Victorian London - Publications - History - The Queen's London : a Pictorial and Descriptive Record of the Streets, Buildings, Parks and Scenery of the Great Metropolis, 1896 - Ludgate Circus

Ludgate Circus - photograph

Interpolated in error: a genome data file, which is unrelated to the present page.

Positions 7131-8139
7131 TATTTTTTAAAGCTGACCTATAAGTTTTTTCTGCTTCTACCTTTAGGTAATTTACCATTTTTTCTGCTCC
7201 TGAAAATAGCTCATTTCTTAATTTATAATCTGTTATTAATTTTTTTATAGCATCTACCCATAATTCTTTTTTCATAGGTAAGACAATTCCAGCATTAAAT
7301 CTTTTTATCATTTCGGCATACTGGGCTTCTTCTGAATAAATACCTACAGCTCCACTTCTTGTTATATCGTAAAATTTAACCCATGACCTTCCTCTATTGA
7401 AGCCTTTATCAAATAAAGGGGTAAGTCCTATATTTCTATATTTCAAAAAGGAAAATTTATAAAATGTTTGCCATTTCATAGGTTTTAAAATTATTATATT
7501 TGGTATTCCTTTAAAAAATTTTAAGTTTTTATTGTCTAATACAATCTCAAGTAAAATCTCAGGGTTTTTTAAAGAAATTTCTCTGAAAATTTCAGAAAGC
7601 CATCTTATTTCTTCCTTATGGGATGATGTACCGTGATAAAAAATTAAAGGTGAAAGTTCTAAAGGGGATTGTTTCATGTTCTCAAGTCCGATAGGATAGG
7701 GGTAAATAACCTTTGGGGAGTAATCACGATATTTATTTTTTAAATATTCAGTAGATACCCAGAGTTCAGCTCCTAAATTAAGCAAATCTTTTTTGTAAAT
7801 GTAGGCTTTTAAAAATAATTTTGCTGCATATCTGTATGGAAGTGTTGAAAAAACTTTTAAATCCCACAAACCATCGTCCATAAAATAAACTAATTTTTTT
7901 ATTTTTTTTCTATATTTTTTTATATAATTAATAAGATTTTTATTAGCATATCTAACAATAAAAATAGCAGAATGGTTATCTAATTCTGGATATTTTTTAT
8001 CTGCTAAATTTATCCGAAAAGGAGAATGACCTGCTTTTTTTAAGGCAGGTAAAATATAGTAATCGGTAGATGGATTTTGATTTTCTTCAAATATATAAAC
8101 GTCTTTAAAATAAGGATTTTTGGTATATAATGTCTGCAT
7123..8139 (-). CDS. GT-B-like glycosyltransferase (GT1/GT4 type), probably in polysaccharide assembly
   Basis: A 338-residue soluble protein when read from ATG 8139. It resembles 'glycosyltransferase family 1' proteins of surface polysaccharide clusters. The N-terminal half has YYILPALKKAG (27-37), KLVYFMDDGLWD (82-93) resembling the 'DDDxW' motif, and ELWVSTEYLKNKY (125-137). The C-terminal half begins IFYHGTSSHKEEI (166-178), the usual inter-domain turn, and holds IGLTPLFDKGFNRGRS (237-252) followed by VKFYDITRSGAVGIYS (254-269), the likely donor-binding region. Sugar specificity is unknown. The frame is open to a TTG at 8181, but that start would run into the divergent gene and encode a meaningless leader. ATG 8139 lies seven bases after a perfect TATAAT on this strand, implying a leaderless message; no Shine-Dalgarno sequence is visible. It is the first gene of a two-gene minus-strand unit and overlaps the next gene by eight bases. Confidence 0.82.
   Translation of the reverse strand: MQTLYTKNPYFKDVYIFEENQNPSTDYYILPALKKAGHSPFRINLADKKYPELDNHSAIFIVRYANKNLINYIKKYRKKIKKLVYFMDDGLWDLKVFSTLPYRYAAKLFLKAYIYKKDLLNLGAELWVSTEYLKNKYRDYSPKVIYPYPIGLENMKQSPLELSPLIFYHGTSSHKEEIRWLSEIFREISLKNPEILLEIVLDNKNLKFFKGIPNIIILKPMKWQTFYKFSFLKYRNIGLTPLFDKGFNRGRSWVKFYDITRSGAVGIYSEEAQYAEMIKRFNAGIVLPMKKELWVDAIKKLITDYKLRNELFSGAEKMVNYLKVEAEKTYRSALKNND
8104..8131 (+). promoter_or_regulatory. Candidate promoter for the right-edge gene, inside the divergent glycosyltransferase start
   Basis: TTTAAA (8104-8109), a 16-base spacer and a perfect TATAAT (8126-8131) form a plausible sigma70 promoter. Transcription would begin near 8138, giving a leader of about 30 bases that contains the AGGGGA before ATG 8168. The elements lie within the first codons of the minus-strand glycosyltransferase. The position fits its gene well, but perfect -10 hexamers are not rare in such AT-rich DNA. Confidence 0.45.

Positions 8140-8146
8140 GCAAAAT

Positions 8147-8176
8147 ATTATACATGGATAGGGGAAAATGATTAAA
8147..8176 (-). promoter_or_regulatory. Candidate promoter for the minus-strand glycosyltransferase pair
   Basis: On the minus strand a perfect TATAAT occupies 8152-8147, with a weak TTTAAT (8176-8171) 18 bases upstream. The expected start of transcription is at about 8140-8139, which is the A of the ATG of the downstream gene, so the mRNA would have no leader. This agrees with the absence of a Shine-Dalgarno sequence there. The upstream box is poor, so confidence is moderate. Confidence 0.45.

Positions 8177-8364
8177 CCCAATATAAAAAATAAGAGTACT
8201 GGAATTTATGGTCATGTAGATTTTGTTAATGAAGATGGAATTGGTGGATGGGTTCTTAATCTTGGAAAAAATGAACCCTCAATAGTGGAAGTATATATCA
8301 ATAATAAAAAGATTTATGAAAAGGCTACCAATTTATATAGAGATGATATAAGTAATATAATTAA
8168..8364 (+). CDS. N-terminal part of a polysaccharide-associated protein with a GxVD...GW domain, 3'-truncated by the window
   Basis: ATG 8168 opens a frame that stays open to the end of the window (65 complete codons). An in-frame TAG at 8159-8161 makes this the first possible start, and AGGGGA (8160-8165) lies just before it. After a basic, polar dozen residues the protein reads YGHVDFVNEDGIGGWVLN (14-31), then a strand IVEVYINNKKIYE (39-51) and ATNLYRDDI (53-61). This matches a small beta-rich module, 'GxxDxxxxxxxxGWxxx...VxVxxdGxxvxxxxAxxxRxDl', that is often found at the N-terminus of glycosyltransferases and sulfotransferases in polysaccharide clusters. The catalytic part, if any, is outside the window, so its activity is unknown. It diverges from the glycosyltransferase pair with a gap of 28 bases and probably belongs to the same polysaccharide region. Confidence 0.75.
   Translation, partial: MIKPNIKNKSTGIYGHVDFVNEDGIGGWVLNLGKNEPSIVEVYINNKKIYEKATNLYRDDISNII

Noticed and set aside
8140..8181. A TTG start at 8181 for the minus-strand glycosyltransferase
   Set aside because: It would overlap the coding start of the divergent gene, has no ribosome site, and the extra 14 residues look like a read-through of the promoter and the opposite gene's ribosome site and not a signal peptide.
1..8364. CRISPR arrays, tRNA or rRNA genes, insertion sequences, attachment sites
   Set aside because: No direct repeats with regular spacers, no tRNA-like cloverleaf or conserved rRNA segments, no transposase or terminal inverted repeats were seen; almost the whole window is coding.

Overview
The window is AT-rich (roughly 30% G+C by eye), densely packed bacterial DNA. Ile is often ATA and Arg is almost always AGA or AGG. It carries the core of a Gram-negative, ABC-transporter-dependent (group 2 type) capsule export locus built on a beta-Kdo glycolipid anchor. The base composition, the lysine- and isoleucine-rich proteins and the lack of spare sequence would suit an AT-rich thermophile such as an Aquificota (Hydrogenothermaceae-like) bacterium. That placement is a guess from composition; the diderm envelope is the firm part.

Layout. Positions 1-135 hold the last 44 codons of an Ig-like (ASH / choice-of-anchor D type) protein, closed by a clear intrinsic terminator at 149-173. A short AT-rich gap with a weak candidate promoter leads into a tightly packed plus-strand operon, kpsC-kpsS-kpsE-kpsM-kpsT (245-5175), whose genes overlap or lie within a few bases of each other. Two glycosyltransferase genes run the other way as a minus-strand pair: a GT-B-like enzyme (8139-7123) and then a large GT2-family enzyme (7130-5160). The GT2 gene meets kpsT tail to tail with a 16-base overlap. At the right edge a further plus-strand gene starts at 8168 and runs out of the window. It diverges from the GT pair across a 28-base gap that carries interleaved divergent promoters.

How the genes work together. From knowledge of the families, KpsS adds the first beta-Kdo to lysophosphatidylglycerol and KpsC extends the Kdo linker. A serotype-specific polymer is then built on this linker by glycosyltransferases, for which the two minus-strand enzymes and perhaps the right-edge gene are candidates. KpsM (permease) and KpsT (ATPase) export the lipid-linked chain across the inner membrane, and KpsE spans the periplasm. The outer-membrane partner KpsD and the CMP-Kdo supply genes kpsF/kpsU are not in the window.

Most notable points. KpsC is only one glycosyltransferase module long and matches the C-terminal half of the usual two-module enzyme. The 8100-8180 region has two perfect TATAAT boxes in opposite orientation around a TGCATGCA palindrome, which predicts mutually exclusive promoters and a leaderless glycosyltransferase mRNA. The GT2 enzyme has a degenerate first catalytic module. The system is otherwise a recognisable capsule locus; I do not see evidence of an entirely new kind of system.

One of the busiest spots in the City is Ludgate Circus, where meet Fleet Street, Ludgate Hill, Farringdon Street, and New Bridge Street. As may be seen from our view, the stately dome and towers of St. Paul's Cathedral are conspicuous objects from the Circus, although the railway bridge and the slender steeple of St. Martin's - one of Wren's churches - obstruct the view. The name Ludgate is derived from an old gate- the sixth and principal gate of London, says Stow in his " Survey" - which was taken down in 1760. Antiquaries, however, differ as to whether the gate was built by a King Lud, who flourished B.C. 66 (as Spenser has it in the "Faery Queen"), or whether the word is merely a corruption of Floodgate or Fleetgate.